A draft report recently made public by China’s Ministry of Industry and Information Technology (MIIT) indicated that the Chinese government was considering a ban on the export of yttrium, terbium and dysprosium, a small furor arose. The press generally reported that when it comes to these exotic metals, China is essentially the world’s lone supplier. Which is simply not the case.
What is true that the cost from China was low enough for prospecting and mining of such rare metals to be made non-profitable in other countries. But the rare-earth minerals are still there. They can still be mined. They will just cost more.
Rare-earth prospectors in the rest of the world, including several in Canada, see China’s monopoly as an opportunity to step in and fill the breach. In fact, the stress may not be so much as prospecting for the stuff as re-opening mines which were closed because of a loss of profitability.
Rare-earth metals are a group of 17 elements clustered together at the bottom of the periodic table. Despite their name, most are actually found in relatively high concentrations within the earth’s crust.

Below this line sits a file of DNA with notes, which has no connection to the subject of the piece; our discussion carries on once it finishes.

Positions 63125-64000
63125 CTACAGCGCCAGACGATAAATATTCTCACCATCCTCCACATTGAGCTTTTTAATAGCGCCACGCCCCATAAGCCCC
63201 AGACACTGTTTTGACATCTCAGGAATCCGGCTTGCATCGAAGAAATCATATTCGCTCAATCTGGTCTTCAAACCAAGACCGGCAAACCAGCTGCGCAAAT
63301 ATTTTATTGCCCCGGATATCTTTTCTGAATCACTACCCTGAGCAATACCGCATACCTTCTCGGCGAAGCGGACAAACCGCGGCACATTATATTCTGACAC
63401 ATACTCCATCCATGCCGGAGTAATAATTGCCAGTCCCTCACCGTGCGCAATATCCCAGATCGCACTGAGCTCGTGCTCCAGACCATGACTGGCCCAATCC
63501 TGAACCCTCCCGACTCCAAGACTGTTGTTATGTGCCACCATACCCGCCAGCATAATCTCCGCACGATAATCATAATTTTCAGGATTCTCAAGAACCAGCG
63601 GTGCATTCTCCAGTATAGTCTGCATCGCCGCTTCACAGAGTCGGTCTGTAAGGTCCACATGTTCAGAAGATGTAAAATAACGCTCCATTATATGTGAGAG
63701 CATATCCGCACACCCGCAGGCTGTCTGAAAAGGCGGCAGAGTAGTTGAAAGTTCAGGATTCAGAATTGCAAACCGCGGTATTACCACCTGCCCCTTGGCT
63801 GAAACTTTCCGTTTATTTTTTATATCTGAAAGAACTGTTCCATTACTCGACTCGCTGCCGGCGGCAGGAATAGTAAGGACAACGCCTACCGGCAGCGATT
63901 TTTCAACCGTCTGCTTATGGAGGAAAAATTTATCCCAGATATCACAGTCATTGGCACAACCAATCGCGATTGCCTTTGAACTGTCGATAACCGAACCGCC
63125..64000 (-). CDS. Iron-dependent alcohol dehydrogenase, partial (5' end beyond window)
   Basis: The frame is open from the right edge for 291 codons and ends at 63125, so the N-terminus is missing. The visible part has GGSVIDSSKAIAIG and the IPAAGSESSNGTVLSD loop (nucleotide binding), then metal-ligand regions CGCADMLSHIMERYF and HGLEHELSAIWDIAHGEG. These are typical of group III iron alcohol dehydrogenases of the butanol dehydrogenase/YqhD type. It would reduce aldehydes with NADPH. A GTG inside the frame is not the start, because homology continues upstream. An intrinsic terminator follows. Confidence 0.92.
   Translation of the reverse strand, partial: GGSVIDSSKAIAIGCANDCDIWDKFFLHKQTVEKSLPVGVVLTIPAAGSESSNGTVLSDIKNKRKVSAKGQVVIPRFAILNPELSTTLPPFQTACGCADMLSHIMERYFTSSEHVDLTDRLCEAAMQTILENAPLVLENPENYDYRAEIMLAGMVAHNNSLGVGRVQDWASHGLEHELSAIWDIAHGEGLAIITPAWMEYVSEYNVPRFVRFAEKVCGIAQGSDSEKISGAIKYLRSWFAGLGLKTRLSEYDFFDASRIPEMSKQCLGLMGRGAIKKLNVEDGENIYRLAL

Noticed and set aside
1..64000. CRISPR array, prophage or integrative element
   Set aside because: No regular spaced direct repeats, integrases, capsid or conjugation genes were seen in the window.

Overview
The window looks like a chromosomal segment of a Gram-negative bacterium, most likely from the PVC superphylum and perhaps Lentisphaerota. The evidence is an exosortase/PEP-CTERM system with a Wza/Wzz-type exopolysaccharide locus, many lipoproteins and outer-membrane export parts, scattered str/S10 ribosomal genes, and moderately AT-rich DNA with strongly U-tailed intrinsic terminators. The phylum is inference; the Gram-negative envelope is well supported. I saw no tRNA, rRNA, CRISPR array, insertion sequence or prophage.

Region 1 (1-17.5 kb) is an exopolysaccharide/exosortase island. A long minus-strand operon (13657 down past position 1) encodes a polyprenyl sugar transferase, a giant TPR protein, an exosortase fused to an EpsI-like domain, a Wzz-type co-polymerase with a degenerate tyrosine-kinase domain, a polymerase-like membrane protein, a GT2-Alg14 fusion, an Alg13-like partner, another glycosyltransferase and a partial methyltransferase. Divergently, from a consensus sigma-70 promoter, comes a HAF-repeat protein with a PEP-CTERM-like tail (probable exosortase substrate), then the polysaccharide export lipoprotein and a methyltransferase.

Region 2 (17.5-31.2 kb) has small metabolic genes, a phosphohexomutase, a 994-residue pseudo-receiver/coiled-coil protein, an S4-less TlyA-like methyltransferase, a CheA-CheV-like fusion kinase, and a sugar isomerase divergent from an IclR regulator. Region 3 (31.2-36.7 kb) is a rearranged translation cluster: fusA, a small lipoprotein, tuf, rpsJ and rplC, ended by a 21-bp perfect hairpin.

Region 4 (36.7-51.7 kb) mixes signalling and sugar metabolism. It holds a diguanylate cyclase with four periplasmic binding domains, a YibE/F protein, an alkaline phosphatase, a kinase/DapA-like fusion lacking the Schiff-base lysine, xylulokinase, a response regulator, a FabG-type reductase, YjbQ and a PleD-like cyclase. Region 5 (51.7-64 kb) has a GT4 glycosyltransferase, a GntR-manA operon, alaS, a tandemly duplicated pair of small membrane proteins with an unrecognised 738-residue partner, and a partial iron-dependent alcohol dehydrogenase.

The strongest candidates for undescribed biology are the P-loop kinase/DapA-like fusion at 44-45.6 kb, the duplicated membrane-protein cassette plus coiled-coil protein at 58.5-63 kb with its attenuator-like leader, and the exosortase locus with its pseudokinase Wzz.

Economically minable deposits are few but it all depends on what you mean by "economically minable". Compared to China prices, most of them are not in the race. But if China closes off the supply then these, mines become viable again.
Most of these rare earth metals are used in electronics.
There are at least a few observers beyond the MIIT who say the latest hysteria is unfounded. Rare-earth miners in other countries stoked the controversy.
The great unanswered question that may determine their fate is how much of a premium rare-earth users are prepared to pay to secure non-Chinese supply. And that may not have anything to do with a ban. China is is consuming more and more of these materials internally.
Canadian Business reports one commentator as saying to assume China’s continued dominance would be to underestimate the prospecting abilities of Canadians, Australians and others.